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Yuma Expressway ideas explained
A proposed corridor along Avenue D and County 14th Street probably won't happen for decades but city and state officials are already planning for it.
The Arizona Department of Transportation and the city of Yuma held an informational meeting Thursday to update citizens on the potential future roadway dubbed Yuma Expressway.
Officials also want to know what residents think about the proposed corridor. Public comments are being taking until Jan. 24.
The corridor wouldn't be feasible until Yuma reaches a population of 370,000; the city currently has 200,000 residents. However, officials note that now is the time to plan for a corridor to handle future traffic.
“It can take up to 20 years to finalize the design and planning and find the funding. The city doesn't want to get caught like the existing situation, with congested roadways,” Mark Hoffman, ADOT project manager, said.
“Yuma is growing a lot and is expected to continue growing,” ADOT spokesman Dustin Krugel said. “The city is taking a proactive approach and taking a look at the traffic needs.”
The focus has been on a proposed roadway corridor in the southern and western regions of Yuma County. An expressway would have three lanes in each direction with a right-of-way of 160 feet. The existing road is a two-lane roadway with unpaved shoulders and 66 feet of right of way.
Doug LaMont, project manager with the study consultant, Parsons Brinckerhoff, pointed out that the city also doesn't want to miss an opportunity to save money by planning now and down the line have to buy houses and property at a much higher cost.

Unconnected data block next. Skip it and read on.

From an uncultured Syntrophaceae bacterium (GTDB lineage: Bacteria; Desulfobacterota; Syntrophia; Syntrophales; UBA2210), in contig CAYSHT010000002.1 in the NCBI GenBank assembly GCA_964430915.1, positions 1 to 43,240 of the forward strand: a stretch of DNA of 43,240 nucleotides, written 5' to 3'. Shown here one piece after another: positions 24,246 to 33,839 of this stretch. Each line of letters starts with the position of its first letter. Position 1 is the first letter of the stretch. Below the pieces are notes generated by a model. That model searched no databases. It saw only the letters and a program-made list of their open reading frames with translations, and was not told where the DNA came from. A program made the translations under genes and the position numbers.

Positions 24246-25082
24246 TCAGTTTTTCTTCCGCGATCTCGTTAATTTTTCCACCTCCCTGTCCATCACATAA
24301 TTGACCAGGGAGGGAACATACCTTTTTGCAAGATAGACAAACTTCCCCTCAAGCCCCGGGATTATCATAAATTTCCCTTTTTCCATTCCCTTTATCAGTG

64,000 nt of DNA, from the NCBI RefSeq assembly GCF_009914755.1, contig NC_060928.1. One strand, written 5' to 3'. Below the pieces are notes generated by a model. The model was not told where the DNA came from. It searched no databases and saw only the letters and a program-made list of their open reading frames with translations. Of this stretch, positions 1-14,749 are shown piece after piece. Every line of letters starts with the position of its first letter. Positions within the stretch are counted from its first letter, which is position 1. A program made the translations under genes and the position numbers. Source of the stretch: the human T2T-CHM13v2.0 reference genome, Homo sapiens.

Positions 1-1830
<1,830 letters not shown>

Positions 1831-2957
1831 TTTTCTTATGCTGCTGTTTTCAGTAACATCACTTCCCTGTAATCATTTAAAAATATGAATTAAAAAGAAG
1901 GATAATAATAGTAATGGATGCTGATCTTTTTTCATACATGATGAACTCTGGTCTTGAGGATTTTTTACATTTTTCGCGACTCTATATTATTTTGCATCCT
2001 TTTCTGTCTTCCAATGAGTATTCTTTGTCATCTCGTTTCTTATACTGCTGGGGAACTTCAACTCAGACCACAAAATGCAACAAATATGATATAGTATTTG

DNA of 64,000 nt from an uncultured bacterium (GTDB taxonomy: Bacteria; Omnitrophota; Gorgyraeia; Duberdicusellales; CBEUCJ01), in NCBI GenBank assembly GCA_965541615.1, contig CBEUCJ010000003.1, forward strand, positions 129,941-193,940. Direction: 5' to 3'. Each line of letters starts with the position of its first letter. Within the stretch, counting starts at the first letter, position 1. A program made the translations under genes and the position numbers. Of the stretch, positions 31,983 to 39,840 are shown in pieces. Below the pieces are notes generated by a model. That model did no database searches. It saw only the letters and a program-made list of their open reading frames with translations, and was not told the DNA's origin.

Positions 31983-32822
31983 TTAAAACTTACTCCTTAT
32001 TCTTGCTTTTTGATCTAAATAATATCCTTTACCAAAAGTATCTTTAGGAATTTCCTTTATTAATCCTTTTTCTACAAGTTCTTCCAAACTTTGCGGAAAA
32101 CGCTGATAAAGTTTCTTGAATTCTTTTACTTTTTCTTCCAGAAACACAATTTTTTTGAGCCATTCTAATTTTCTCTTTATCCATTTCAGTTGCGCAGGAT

Greg Fly, deputy project manager with Parsons Brinckerhoff, noted that the concept has been discussed for years. A 1988 Interstate 8 and U.S. 95 corridor study recommended the Yuma Expressway within close proximity of the existing Avenue D and County 14th Street alignment. It carried over into the 1990-2010 Countywide Transportation Plan.
The city classified the proposed expressway as a Priority 3 project in the city's Capital Improvement Program for 2012 to 2021.
The one-year study began in March 27 and is set to conclude in February.
At the first public meeting in September 2012, the study team presented current and future conditions. In the past few months, the project team worked on defining potential corridor alternatives based on technical data and input received from the public and stakeholders.
The study began with 13 combinations of roadway types and corridors. Those were narrowed down to four options.
At this point the team considered safety, cost, consistency with city approved plans, implementation, right of way impacts, benefits to cross region travel times and Colorado River impacts.
The best alternative was determined to be 3B, which received the best score for future concerns because: it avoids as much existing development as possible; the expressway provides additional capacity to the existing roadway network, possibly relieving existing congestion within the city; it has low impact on MCAS-Yuma Airport; it corresponds to previously approved city planning documents; and Avenue D and County 14th Street would remain.
The consultants also considered several criteria as they narrowed down the options, including future traffic, existing residences, agriculture, MCAS-Yuma Airport, access, frontage roads and environmental impacts. After the study ends, officials will continue to analyze the proposed expressway as the land use and population changes.
To submit comments or for more information about the study, visit www.azdot.gov/yumaexpressway.